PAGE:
NUMSA Investment Company sets out to create a bank

Ujuh Correspondent

The NUMSA Investment Company (NIC) is on a path to create its own banking operation which takes advantage of the massive membership numbers that underlines its parenting trade union.

NIC is a branch of the powerful National Union of Metalworkers of South Africa (NUMSA) which is positioned as the largest and wealthiest union in the country. It has more than 300 000 members. If you put the broader federational numbers into the mix, the picture takes biblical proportions.

The creation of the NIC banking operation will complement the making of NIC’s financial services giant that is taking shape under the title, 360 Financial Services Group (FSG). The financial services operation has burial, services, insurance, investment and healthcare amongst other units. These stand alongside NIC’s industrial holding units which feature property investments and a stake in Sibusiso ‘DJ Sbu’ Leope’s Mofaya Beverage Company. A banking operation will be a propelling anchor of this forming business empire.

NIC’s ambition, of forming a banking operation, was unveiled by its CEO Khandani Msibi during a speech presented to the Black Management Forum (BMF) function last week. His speech was focused on leveraging the enormous power of organised formations like trade unions to transform the South African economy, ground up.

Msibi’s pronouncement forms part of a growing movement pushing for ground up transformation of the economy. It comes on the back of conclusions that the top down black economic empowerment (BEE) movement has largely failed to deliver meaningful economic transformation.

Msibi said black South Africans should not rely on white business to realise economic transformation. They must look within themselves as they have the numbers to change things through their economic decisions.

He said a significant portion of the money that makes the South African economy tick came from black people. “Any white person who has made money over the past 23 years has made it out of black people,” said Msibi.

He said its time black people directed the black rand to work for their communities.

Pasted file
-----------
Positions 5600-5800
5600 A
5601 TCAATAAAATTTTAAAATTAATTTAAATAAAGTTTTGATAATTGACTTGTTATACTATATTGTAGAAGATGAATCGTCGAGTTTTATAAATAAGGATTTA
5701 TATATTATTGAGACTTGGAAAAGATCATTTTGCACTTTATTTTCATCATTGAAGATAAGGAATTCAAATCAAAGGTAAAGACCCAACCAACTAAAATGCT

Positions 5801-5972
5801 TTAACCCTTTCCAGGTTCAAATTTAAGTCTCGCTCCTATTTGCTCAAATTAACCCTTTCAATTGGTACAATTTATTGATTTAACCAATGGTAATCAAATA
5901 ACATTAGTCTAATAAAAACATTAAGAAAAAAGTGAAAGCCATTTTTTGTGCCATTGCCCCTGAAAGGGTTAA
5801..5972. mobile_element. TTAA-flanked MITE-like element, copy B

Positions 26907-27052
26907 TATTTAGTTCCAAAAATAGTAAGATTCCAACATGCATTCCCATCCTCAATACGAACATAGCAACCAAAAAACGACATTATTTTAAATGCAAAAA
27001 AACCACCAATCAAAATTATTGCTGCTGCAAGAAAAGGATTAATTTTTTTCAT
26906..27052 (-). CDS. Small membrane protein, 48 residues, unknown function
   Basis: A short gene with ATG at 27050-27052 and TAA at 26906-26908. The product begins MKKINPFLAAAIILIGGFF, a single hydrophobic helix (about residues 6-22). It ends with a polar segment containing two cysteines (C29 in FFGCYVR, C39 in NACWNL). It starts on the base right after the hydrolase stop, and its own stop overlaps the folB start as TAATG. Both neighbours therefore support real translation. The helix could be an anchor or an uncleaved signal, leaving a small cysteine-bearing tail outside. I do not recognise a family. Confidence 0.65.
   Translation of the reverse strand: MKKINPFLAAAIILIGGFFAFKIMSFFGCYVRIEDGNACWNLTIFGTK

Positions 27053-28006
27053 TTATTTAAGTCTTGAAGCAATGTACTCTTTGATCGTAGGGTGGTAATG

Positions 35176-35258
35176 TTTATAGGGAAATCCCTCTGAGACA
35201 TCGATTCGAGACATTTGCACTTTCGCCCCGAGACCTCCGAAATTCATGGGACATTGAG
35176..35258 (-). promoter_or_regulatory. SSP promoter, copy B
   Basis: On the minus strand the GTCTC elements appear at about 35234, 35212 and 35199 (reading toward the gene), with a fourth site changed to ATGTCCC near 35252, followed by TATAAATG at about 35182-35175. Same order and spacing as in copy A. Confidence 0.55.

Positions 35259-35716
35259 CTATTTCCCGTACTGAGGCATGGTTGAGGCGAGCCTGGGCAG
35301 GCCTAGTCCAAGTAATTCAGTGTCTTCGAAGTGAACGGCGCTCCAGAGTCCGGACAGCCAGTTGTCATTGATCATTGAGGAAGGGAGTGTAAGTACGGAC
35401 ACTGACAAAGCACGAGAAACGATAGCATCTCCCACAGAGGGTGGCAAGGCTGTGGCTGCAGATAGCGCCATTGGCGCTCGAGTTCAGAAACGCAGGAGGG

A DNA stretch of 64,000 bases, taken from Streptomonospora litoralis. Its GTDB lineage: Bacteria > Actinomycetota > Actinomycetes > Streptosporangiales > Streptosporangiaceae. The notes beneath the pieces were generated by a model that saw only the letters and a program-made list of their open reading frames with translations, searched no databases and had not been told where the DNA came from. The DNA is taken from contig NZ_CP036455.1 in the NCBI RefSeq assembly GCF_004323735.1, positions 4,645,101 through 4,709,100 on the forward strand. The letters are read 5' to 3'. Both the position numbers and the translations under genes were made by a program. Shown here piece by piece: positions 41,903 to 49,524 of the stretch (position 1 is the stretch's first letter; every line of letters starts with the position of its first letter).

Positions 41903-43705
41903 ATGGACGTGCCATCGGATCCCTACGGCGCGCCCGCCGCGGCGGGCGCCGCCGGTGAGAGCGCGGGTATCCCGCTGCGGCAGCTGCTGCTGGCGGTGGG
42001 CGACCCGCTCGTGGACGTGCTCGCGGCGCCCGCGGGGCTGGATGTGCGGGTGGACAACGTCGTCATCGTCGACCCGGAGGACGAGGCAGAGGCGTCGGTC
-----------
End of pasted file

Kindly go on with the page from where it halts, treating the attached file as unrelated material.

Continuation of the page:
And so NIC, leveraging from the massive NUMSA numbers, is on course of establishing a cooperative bank. With the NUMSA numbers, NIC should find it easy to create a banking operation. The requirements are extremely light as explained in a piece titled: How create a new people’s bank in South Africa.

Msibi’s call joins a growing cooperative banking ambitions in South Africa following clear evidence that the mainstream banking sector is unshakeable as a relic of the past.

A couple of cooperative banking type initiatives are bubbling under. These include the KCB crowed which is working towards establishing the Khanya Cooperative Bank and the Young Women in Business Network (YWBN) cooperative banking operation.

The growing cooperative banking activity also connect with the long standing call to create a black bank in South Africa. KCB steering committee member Moeketsi Nchoba has been quoted saying “The best chance of realising the black bank ambition does not live inside the big bang Black Economic Empowerment (BEE) theories.

“The black bank is most likely to emerge from the unglamorous toils of ordinary black folk who organise themselves to save money through financial cooperatives or Stokvel type entities. In fact, a number of potential black banks of the future are already in the making via the financial cooperative path.”

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